>into a bacterium. Since bacteria multiply so quickly, if you fed them
>well you could get enormous masses of bacteria producing your desired
>protein along with what they would normally produced without the new
>gene. It was a very productive way to produce large quantities of some
>protein, typically an enzyme, very quickly and inexpensively. So
>interesting proteins were produced in large scale cultures generally
1. The most common bacteria used is E.coli, which also exists in the
billions in human gut, right?
2. Is it true that when these cultures are disposed of (and released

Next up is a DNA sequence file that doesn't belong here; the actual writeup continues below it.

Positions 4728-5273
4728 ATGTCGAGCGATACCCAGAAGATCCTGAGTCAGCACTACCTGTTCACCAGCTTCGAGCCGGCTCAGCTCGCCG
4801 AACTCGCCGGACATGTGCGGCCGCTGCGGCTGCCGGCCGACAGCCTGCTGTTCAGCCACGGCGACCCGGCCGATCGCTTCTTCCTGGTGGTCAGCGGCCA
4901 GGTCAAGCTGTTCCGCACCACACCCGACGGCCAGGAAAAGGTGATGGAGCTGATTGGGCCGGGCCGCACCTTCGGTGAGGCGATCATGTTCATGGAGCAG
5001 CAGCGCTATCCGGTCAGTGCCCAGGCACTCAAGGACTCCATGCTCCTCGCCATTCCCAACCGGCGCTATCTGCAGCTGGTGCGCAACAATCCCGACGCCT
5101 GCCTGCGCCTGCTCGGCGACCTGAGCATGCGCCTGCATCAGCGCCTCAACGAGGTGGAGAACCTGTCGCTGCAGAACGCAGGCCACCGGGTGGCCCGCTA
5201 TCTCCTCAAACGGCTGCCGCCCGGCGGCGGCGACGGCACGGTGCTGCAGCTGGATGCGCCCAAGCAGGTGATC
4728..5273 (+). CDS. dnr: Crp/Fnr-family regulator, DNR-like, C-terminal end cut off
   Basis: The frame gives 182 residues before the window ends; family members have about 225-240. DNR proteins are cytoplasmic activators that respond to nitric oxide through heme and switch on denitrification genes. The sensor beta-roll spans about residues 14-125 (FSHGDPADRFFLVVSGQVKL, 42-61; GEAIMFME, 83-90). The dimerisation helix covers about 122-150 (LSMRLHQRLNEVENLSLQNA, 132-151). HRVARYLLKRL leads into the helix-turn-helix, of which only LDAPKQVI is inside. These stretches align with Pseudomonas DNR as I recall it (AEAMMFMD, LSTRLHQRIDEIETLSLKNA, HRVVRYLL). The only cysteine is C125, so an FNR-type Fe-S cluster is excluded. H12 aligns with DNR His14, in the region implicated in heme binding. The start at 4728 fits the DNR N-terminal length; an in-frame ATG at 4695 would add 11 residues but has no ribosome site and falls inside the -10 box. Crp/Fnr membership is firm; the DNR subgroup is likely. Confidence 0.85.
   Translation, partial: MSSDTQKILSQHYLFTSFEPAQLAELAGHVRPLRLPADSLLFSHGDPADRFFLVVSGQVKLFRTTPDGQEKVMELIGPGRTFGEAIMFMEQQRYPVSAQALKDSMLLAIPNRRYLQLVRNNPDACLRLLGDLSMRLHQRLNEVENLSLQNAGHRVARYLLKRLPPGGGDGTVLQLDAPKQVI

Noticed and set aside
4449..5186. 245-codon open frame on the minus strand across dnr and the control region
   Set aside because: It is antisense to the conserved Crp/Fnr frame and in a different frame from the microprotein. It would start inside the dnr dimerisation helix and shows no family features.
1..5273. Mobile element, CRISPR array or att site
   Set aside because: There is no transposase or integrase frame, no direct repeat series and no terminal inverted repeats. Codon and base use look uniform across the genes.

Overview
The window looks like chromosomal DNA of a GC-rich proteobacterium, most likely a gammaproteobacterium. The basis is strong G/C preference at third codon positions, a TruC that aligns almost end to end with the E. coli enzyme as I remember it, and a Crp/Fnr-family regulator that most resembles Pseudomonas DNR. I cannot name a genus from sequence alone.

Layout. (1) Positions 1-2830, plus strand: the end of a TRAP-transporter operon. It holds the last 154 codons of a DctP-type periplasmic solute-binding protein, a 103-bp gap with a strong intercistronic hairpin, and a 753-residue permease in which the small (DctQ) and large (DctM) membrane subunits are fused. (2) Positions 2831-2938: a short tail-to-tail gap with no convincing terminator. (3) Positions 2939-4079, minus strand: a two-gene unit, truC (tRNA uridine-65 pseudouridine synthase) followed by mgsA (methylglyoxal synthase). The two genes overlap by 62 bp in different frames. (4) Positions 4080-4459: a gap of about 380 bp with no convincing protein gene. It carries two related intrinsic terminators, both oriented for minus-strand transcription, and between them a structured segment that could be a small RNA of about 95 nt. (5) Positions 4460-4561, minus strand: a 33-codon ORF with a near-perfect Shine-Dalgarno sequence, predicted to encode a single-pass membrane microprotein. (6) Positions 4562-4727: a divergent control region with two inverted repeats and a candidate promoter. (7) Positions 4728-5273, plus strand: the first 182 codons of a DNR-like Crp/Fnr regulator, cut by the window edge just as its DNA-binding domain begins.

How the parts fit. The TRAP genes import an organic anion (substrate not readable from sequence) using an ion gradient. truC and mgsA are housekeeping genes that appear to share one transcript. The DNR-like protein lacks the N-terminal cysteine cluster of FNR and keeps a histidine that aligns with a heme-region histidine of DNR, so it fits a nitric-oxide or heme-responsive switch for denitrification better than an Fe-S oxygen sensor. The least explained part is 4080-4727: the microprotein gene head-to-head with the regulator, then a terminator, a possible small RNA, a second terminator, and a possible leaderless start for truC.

to the environment), the bacteria are not 100% killed?
3. Since bacteria exchange DNA prolifically, what do you think will
happen if E.coli still in our gut acquire from the engineered E.coli
the genes that code for creating those various industrial proteins?
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